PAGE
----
Brain Injury Advocate Appears on Colorado Morning News Radio Show
CereScan Brain Injury Advocate and former NFL player Tim Krumrie recently appeared on Colorado’s Morning News radio show to discuss how concussions and brain injuries are impacting the future of football. During the segment, Tim also shared with hosts Steffan Tubbs and April Zesbaugh on how CereScan’s technology has improved his quality of life.
You can listen to Tim’s interview using the media player or read the transcription below.
Steffan Tubbs: Former NFL players are asking a court in New York to reject the league’s $1 billion proposal for concussion-linked injuries saying the settlement doesn’t cover CTE [chronic traumatic encephalopathy], the brain disease that originally sparked the complaints in the first place. Former NFL player and two-time Pro Bowler Tim Krumrie is here with us. Tim now lives in Steamboat Springs and is connected with CereScan here locally. They are involved in brain data collection and alternative treatments for TBI and brain injuries. Tim, thank you so much for your time this morning.
Tim Krumrie: Oh thank you. My pleasure
Tubbs: Tim, first just briefly tell us what you went through as a former NFL player getting knocked around so much. What have you dealt with over the years and how are you today?
Tim: Well, any type of contact throughout the football games is you get bumped; you see stars and all these various things. However, back in the day it was really never an issue like it is now. Just because everything wasn’t really identified, it was a pat on the back if you go back in the game. I’m doing great. I’m involved with CereScan, and the biggest thing I’d like to share is if you have a problem identifying the problem, move forward.
April Zesbaugh: Yes, getting the help you need. So, $1 billion dollars sounds like a lot of money to a lot of us. Why isn’t that enough money and how much is enough?
Tim: To tell you the truth, I’m not involved in the lawsuit. I’m one of those guys that believes you have to take care of yourself, and it was my choice to play football. If I had to do it all over again, I would do it all over again. My choice to see CereScan was proactive. If there is something wrong, I want to identify it and improve it and move forward. So, the lawsuit — I am sure I am grandfathered in and I am sure I am still a part of it — but I am not an active member of the suit at this time.
Steffan: Tim, what do you think about the future of the game of football? I had a former coach tell me, “It tells you something when there is a 15% drop in the state of Texas.” He and I were talking about the future of the game. With all this news about concussions and CTE and all of these things, what do you think about the future of the game?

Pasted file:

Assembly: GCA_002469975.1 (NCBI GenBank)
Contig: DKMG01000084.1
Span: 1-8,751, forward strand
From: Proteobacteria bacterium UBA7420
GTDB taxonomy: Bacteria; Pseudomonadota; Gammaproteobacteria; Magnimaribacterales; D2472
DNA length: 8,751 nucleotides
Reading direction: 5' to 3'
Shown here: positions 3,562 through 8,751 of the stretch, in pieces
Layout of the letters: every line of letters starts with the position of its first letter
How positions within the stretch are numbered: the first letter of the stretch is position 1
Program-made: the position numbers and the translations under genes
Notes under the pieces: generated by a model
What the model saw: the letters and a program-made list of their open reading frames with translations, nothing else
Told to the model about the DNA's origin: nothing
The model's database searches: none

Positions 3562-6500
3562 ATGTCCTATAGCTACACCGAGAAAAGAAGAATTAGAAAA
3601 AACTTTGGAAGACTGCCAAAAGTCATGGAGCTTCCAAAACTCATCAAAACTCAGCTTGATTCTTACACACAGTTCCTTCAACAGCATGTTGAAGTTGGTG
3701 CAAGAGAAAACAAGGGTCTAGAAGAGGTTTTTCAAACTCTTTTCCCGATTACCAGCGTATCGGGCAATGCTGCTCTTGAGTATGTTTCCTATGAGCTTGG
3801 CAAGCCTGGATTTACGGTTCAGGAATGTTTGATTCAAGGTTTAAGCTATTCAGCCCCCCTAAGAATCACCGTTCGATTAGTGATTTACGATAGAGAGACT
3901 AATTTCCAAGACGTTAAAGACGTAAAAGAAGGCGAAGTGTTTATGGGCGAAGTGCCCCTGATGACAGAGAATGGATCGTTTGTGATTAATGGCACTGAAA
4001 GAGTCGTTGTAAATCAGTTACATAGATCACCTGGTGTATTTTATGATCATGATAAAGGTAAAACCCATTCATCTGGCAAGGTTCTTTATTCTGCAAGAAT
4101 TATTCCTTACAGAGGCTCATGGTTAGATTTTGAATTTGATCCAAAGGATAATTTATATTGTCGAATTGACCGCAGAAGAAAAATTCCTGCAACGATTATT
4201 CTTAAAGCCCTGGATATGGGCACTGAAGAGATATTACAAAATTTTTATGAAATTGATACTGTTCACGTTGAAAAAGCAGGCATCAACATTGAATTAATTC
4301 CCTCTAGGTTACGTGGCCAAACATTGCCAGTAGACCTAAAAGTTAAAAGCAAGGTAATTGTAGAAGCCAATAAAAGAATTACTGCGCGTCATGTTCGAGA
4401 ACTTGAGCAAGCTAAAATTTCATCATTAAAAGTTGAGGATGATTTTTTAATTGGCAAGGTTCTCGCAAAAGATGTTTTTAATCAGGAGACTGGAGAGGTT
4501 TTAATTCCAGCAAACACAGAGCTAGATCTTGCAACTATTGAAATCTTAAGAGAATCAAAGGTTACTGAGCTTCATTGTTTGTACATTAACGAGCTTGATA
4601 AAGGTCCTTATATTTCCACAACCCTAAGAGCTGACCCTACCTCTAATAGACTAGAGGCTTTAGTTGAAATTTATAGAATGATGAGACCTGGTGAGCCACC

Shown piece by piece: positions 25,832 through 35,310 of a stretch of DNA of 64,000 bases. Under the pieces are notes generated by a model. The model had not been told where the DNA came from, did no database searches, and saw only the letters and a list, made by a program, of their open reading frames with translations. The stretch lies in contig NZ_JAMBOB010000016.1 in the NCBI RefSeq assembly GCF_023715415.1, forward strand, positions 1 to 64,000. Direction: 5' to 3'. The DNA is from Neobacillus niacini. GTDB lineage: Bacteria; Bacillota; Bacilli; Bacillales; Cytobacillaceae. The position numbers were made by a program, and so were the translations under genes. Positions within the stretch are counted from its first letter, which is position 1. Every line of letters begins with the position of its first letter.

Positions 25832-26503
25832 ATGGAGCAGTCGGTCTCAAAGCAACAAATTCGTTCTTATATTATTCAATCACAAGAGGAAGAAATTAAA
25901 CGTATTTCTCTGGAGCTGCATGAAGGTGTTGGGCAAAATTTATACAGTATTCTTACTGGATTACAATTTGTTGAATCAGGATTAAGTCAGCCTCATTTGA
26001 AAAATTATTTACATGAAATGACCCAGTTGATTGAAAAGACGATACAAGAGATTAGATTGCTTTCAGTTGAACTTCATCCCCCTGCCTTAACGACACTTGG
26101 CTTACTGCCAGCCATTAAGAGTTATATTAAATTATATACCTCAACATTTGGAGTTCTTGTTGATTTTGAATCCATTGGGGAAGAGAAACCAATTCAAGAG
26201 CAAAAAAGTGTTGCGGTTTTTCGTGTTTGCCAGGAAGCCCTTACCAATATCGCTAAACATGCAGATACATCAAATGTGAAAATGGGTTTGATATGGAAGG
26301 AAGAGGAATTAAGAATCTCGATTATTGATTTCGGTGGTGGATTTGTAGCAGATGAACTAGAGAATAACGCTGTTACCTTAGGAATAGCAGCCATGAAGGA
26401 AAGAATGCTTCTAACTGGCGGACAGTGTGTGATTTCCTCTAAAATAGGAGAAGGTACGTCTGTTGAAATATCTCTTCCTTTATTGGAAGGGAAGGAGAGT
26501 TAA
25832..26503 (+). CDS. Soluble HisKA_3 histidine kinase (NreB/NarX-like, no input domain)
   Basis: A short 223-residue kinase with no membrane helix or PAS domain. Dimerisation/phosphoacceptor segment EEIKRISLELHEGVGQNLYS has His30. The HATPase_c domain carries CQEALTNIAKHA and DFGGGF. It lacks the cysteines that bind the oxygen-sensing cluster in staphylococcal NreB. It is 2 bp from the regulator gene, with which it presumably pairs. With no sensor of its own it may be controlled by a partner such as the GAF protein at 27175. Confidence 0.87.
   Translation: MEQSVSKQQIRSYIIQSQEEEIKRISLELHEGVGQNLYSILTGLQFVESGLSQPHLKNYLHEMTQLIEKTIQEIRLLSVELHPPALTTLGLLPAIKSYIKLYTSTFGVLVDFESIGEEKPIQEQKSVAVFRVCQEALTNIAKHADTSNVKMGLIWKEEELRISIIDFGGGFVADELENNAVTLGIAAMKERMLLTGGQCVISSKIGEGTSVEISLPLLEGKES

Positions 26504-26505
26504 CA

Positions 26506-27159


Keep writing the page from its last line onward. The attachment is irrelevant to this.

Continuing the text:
Tim: I think the future of the game is still moving forward. The biggest thing is I am involved in the Heads Up program in the NFL and I am involved with Football University, which is all about the youth and high school football programs. My message to all of the sports is that you need a good coach; you need a good technique; and I am a proving factor. When I did my scan at CereScan, they were shocked at how well it looked and they said, “Why is that?” and I said, “it’s all technique.” I was a technician football player, and I teach young kids the proper technique. I think there needs to be a lot of focus on teaching high school coaches the proper technique, so they can teach these young athletes.
Steffan: You know Tim, when I met you a couple of months ago at CereScan — when we were doing our documentary on PTSD in veterans for ACRONYM, I know you were talking about how your wife — no offense — said you weren’t the most pleasant guy to be around at times. But then I’ve talked to a couple of people, and not to violate the doctor/client privilege, but they say you have definitely noticed a difference just in the treatments that you have been going through. I guess, there is hope, that’s what I take from that.
Tim: Oh, absolutely. There is a lot of hope through the symptoms that were identified through myself and the proof through the scan. One goes to the next. Here are the symptoms, then they look at your brain and say O.K. that part is damaged and that’s why you act that way. Through the infrared light treatment, I have improved in all phases. And, I was one of those guys that really didn’t think had a problem until they [CereScan] identified the problem for me. Just like everyone else, you’re kind of stubborn, but once you hit reality and the doctor says here are your issues, all of the sudden you say, “wow I guess I do have those issues.” Everything has improved moving forward. My job is to spread the message and try to get one person to a thousand people get improvement, if we can.
April: Tim, thanks for sharing your story.
Steffan: Tim, great work. We appreciate your candor and for joining us. We will see you down the road.
Tim:Alright, take care.